Q&A: Initiative Media Worldwide’s Alec Gerster

Alec Gerster spent virtually his whole career at Grey Advertising and its successor shops. He started as a media planner in 1972 and became Grey’s media director in 1981. Ten years ago, Gerster was named CEO of Grey’s unbundled media brand, MediaCom, and built it into a global network with $11 billion in billings and more than 60 offices around the world. But last spring, the media man called “as good as there is” by one rival accepted what may be his greatest professional challenge.

In April, Gerster, 54, joined Interpublic Group’s Initiative Media Worldwide as CEO. His mission: to turn around a network that, at $20 billion, was still one of the world’s biggest but was struggling to win new business and had recently lost its two top clients, Unilever and Disney. Adweek spoke with Gerster at Initiative’s Wilshire Boulevard headquarters in Los Angeles about his plans for the shop, the state of the media-agency business in general and Initiative’s prospects for the future. —Interviewed by Jack Feuer

ADWEEK: You’ve been on the job six months and are only now beginning to make moves. Why the wait?
GERSTER: A lot of the fundamentals were pretty solid. It’s also a reflection of the fact that we first applied some changes to [internal] approaches and procedures as opposed to people. When it comes to overall changes, I do think they have to be applied with a certain amount of care and thoughtfulness. Don’t forget, just me being there is a reflection of change in the organization.

ADWEEK: Why make this switch after 30 years at Grey?
GERSTER: I found myself moving further away from the media world in which I grew up, and this was a way to recalibrate back to media, with different challenges.

ADWEEK: It must be quite a transition.
GERSTER: Your immediate reaction is to understand what’s common and what’s different and what the dynamics of the place are. There isn’t too much I haven’t seen. So, in some ways, the issues weren’t surprising. How they get dealt with [were], maybe. You can move the chess pieces globally around a little bit easier here.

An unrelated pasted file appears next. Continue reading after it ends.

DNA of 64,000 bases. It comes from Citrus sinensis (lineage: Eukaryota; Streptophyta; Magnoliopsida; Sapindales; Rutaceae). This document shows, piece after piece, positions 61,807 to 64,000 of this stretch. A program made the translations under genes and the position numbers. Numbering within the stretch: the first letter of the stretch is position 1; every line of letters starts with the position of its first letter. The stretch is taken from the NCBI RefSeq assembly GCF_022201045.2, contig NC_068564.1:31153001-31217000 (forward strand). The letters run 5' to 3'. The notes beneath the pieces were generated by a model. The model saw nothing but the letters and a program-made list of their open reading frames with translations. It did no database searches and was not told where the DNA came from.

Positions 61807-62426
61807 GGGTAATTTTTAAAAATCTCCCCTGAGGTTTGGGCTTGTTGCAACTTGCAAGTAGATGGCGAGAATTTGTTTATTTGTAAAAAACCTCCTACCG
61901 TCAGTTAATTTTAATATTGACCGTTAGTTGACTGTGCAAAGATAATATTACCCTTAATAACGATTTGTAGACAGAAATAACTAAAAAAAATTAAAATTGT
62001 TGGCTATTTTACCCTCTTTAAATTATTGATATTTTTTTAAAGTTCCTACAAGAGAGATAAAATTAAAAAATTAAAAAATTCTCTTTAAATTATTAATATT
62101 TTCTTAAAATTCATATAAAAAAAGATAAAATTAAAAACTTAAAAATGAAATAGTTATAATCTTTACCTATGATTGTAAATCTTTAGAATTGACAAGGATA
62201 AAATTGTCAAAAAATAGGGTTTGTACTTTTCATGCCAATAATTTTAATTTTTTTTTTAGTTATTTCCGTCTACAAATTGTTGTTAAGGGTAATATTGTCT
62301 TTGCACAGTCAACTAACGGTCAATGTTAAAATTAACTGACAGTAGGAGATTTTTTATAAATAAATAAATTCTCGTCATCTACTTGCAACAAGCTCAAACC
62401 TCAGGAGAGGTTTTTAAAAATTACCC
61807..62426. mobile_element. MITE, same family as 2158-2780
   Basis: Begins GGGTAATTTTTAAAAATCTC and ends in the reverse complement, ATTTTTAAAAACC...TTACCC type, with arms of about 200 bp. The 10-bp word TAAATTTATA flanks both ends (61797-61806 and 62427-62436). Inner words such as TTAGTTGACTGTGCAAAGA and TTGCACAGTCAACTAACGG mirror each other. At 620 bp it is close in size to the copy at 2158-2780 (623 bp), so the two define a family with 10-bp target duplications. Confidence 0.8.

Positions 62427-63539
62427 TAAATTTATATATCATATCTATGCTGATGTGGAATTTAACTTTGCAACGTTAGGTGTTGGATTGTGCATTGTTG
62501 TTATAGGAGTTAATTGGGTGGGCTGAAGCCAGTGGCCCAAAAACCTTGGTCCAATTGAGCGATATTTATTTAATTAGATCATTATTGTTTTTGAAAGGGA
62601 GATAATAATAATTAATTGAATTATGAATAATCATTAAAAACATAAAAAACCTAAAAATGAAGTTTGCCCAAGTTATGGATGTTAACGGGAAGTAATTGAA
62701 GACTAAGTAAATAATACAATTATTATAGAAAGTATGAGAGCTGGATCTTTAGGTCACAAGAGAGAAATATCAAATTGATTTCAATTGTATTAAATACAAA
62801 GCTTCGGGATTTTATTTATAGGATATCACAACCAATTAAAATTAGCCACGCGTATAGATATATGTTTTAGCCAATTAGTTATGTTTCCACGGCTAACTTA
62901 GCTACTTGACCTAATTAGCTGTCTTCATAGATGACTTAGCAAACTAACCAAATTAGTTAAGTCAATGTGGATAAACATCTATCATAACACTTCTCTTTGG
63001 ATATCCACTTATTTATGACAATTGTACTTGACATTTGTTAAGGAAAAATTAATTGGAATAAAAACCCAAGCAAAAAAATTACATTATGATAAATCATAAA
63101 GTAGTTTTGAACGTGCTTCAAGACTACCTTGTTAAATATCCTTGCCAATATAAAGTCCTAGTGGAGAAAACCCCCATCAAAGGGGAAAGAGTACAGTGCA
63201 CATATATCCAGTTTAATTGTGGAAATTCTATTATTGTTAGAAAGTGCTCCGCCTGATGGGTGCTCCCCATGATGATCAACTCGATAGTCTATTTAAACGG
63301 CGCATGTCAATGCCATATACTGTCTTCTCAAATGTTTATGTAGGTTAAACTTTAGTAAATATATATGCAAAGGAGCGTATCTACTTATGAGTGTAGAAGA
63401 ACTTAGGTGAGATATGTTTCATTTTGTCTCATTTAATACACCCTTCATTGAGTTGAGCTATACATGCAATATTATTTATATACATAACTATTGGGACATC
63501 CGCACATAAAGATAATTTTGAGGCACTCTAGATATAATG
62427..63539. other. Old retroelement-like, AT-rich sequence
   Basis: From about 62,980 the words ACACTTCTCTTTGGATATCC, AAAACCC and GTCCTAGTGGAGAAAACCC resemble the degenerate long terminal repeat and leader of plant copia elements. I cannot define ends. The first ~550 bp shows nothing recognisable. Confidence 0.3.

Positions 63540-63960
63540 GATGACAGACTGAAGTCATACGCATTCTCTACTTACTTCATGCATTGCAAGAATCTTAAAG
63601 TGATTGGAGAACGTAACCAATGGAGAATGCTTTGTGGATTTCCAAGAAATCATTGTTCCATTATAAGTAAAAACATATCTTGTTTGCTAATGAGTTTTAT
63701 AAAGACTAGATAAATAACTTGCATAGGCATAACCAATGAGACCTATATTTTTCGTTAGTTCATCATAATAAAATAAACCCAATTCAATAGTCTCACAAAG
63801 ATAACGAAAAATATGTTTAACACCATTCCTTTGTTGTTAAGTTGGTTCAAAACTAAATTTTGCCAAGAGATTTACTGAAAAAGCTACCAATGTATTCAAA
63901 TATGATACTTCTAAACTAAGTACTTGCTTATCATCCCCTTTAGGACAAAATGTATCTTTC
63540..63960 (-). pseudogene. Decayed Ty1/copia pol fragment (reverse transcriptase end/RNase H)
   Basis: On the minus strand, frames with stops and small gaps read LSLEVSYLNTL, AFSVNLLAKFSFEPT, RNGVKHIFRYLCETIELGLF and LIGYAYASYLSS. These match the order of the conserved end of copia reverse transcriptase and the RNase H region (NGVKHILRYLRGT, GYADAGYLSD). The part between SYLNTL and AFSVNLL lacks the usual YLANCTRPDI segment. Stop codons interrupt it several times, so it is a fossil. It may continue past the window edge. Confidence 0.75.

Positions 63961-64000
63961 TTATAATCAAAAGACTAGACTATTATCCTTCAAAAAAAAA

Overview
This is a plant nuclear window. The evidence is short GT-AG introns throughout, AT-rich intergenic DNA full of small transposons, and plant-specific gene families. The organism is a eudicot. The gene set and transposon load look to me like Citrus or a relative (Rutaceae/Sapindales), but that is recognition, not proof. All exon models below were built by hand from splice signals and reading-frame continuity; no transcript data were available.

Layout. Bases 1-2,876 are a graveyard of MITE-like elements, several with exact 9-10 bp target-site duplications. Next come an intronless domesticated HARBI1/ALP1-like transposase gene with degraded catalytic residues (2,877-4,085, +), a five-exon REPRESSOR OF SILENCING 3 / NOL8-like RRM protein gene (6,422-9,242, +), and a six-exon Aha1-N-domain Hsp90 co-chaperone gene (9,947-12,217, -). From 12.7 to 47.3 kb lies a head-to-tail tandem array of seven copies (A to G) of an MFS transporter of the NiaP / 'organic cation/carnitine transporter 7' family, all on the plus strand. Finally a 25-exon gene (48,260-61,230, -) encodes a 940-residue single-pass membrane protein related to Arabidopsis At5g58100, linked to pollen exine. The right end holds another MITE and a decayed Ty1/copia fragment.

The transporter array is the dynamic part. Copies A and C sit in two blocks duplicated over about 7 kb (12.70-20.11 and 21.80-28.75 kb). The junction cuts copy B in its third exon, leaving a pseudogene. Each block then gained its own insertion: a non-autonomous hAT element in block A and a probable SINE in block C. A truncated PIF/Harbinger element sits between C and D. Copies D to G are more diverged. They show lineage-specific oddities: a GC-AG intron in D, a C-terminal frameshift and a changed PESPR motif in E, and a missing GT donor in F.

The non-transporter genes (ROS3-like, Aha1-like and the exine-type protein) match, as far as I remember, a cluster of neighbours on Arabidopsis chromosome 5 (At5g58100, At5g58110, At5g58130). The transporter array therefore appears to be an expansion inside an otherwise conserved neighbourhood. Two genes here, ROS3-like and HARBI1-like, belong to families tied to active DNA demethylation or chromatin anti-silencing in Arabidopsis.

ADWEEK: You’re the third leader Initiative has had in four years. What is your prescription for bringing the agency forward?
GERSTER: There is very little here that you would point to as being less than competitive. There are some wonderful assets here, and we may or may not have been very good over time in getting that across publicly or in new business the way we should have. It was a very interesting—at times gratifying—process to see what assets we have, and the immediate reaction is, boy, we should be doing better, we can be doing better and we will be very quickly. We may have needed certain people doing different things, and you’ll see those shifts over the next two or three months, but I’m extremely positive about the ability of this company to go out and get, keep and grow new business.

ADWEEK: What kinds of shifts? Like the recent leadership change in Chicago [where former TN Media executive Fred Wray was tapped to run Initiative’s central region]?
GERSTER: Yes, it’s about taking what I have, which is very good, and making it better. That could mean shifting some folks around, maybe geographically; it’s more who is responsible for what, and do they understand those responsibilities. But it’s not about not having it.

ADWEEK: Getting new business. How do you do that?
GERSTER: In research and technology, we have tremendous capabilities. We probably need to get it better into client context—the “What does it mean for me?” issue. Which is not that difficult. This business is about leveraging a network—technologically, intellectually and financially. They were already doing some of that before I got here. The strategic processes we have coming out of Europe are excellent and relevant to what’s going on here in the United States.

ADWEEK: You have won considerable business this year through sister IPG shops, particularly Foote, Cone & Belding. How do you work with your siblings?
GERSTER: I have to focus on the Initiative brand first. How the holding company thing plays out is less of an immediate concern for me. If I benefit [from being FCB’s buying partner], fine. In between is the relationship with my other IPG partner companies, and we’re putting a lot of effort into that because it is an opportunity for us. Not every client wants to come in through the media-agency door.